Tether's (USDT) stablecoin collateral includes short-term loans to large Chinese companies and loans to cryptolending platforms like Celsius Network. Such findings are contained in a Bloomberg investigation.
A Bloomberg investigation finds Tether holds some of its reserves in billions of dollars worth of Chinese commercial paper. https://bloomberg.com/news/features/2021-10-07/crypto-mystery-where-s-the-69-billion-backing-the-stablecoin-tether?sref=frV97TwV… by @ZekeFaux
The publication recalled years of industry suspicion of USDT's lack of collateral.
The growth of stablcoin issuance to 69 billion USDT, including 49 billion USDT this year, could put its issuer Tether Limited in the top 50 US banks, if it was not an unregulated offshore company.
The increased scale and lack of transparency of the stablecoin's reserves have attracted the attention of US financial authorities and intensified criticism of the organisation.
In January, an article appeared on Medium. Its author pointed to a "significant" discrepancy between the Tether offering issued since early last year and the funds at Deltec Bank.
According to Bloomberg, the company does not hold all of its assets at the Bahamas-based bank. Chairman Jean Chalopin said it only held extremely low-risk cash and bonds. Only about $15bn is still held by Deltec lately, with Tether having started using other credit institutions for the rest, he clarified.
In September, the host of CNBC's Mad Money show Jim Cramer warned of the risks of a collapse of the entire crypto economy if Tether Limited goes bankrupt. He cited the possible presence of commercial paper of Chinese companies in its reserves, including the brink-of-default real estate developer Evergrande. The USDT issuer has denied this.
Bloomberg pointed to regulators' concerns about the negative impact on financial stability in the event of a massive reverse conversion of stablcoins into fiat. In the absence of full collateralization of USDT, its collapse would eclipse the damage from the Ponzi scheme organized by Bernie Madoff, says the agency.
Bloomberg's interlocutors described Tether as a "high-risk offshore hedge fund". The company's lack of visibility among money market participants and its registration with the British Virgin Islands regulator, as claimed by its management, failed to refute such claims.
Journalists were also suspicious of the scant information about the management of Tether Limited and their reluctance to give interviews.
Stuart Hogner, a lawyer representing the company, responded evasively when asked about USDT collateral. He called the critics' statements misinformation and noted the lack of clients who had been refused a request to make a reverse fiat conversion.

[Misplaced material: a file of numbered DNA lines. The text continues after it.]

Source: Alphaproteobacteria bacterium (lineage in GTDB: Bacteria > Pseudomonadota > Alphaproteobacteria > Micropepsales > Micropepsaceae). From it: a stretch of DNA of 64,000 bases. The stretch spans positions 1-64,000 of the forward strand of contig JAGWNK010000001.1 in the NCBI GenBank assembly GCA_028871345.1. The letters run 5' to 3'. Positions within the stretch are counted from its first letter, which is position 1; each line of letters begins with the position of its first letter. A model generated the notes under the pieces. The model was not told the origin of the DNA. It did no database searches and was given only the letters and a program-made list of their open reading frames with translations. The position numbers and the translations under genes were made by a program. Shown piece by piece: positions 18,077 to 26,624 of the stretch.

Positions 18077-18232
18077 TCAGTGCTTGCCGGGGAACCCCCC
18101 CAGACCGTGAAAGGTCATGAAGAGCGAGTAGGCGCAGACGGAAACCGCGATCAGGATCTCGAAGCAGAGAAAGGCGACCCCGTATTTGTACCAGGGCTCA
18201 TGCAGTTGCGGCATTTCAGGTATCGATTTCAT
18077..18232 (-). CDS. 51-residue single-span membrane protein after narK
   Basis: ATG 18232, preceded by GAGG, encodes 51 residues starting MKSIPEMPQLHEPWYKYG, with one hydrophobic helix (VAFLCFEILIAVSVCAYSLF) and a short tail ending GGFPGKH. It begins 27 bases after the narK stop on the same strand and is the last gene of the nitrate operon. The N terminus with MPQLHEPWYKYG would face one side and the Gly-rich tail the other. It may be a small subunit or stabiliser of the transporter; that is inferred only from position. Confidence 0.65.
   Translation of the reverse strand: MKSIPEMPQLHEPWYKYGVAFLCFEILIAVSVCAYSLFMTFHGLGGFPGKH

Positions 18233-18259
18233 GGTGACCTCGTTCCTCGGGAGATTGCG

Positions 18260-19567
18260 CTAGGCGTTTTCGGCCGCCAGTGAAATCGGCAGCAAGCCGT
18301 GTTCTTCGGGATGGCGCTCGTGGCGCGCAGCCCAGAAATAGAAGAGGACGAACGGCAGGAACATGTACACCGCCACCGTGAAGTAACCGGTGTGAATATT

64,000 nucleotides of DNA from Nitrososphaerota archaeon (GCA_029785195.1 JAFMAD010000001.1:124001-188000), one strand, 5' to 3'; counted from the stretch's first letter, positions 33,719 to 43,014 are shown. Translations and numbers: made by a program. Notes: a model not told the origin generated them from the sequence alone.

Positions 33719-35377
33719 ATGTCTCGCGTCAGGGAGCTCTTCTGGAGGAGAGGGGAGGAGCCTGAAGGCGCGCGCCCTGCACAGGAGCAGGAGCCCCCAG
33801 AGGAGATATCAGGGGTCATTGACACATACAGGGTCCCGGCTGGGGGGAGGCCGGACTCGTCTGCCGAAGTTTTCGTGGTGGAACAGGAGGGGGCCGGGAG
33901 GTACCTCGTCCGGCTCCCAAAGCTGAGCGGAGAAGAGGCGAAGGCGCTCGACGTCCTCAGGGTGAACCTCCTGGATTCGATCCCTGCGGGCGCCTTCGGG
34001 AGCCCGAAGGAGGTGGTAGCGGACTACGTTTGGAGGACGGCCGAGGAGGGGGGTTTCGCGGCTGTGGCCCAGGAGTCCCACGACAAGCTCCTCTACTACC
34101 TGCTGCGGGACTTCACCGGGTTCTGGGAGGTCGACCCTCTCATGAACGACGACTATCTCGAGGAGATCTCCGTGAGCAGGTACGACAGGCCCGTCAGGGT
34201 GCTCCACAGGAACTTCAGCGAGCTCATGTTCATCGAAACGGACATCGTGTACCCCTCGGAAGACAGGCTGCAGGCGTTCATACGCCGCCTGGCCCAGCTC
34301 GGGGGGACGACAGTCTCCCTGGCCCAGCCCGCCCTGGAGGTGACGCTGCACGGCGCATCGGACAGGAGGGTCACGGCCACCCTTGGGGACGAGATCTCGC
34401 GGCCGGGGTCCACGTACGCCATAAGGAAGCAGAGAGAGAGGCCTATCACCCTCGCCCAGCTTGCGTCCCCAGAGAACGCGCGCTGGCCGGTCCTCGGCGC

In July, it became known that the US Department of Justice initiated a probe into possible bank fraud by executives of Tether Limited. According to Bloomberg, the authorities were interested in the early stages of the firm's operations.
In February 2021, the stabelcoin issuer and its sister cryptocurrency exchange Bitfinex settled a dispute with the New York State Attorney General's Office over the loss of $850 million. The head of the office, Letitia James, called Tether's claims that its digital asset was fully backed by US dollars a lie. But the company saw this outcome as an endorsement of the company's operations.
A detailed report on USDT reserves was made available to the agency. They were earmarked for short-term lending to Chinese companies amongst other things, contrary to the policy of money market funds. This was before the well-known events around Evergrande.
Journalists were also made aware of bitcoin-backed lending by cryptolending platforms like Celsius Network. According to the founder of the latter, Alex Maszynski, he was paying 5-6% per annum on the $1bn raised.
At the time, Hogner claimed full collateral for Tether, as well as an A-2 rating or higher of commercial paper issuers in the company's reserves.
Bloomberg drew parallels to the 19th century "wild banking" era. Journalists noted the risks of losing the 1:1 peg of USDT to the dollar in the event of default on loans. The losses could exceed the profits from such investments and trigger a run on depositors, they concluded.
Tether Limited called the Bloomberg article a compilation of old unconfirmed speculation in an attempt to defame a market leader "whose track record of innovation, liquidity and success speaks for itself".
The issuer characterised the comments by one of its former partners, with whom the firm continues to sue, as unhelpful.
As a reminder, in August, the parent company of Bitfinex bitcoin exchange and Stablecoin issuer Tether, iFinex, asked the New York Supreme Court to prohibit the media and other organisations from demanding data on the status and structure of USDT reserves over the past few years.
Earlier, audit firm Moore Cayman published a report stating that as of July 30, 2021, USDT Stablecoin was 100% backed by reserves of Tether Holdings Limited.
Meanwhile, 49% of the reserves consisted of $30.8 billion in commercial paper and the share of cash and bank deposits that can be withdrawn in two days or less in USDT collateral was 10% - approximately $6.28 billion.
A large part of the reserves are represented by US tax bills with a maturity of less than 90 days. They accounted for more than 22.5% of the total value or about $15.3 billion.
In October, it became known that the administration of US President Joe Biden is considering including issuers of stabilecoins in the legal framework. They may be subject to the same requirements used to regulate the banking industry.
Earlier, the U.S. Treasury Department discussed the risks and benefits of stablecoins with the banking community and credit unions. In the same month, information appeared about the Treasury's intention to require issuers of stabilecoins to ensure their free conversion into fiat.
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